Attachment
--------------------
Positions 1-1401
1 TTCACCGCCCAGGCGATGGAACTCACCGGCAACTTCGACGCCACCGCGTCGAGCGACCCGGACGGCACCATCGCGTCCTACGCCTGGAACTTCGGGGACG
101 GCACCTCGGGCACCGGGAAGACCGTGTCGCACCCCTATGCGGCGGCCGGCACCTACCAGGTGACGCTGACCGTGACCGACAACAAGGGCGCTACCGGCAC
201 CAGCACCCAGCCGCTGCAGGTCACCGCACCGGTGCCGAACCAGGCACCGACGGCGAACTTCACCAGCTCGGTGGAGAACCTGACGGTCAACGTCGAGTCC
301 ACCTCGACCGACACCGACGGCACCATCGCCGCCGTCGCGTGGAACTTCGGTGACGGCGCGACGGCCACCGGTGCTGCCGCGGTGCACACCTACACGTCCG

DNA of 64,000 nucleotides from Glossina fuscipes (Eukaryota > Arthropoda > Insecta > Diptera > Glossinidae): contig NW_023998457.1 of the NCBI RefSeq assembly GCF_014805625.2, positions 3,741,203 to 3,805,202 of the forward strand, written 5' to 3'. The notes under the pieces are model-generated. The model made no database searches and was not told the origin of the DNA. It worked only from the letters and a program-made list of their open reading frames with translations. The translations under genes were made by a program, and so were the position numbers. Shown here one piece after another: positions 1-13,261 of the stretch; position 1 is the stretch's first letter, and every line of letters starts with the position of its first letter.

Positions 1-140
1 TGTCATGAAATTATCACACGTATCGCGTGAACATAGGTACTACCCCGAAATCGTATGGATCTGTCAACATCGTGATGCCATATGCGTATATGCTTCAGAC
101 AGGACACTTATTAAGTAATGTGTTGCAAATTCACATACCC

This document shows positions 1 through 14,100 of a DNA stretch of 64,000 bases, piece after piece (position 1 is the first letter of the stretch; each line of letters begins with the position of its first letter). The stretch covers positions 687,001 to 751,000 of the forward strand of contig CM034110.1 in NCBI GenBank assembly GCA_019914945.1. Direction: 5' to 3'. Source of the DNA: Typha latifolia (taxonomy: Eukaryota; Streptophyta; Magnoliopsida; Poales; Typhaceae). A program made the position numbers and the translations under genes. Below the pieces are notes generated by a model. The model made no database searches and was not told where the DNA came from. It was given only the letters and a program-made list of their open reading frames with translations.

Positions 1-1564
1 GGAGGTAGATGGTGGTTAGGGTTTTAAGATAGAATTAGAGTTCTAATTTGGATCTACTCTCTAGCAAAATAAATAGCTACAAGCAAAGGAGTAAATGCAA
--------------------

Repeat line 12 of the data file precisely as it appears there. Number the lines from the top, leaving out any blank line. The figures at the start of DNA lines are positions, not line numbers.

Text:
1 GGAGGTAGATGGTGGTTAGGGTTTTAAGATAGAATTAGAGTTCTAATTTGGATCTACTCTCTAGCAAAATAAATAGCTACAAGCAAAGGAGTAAATGCAA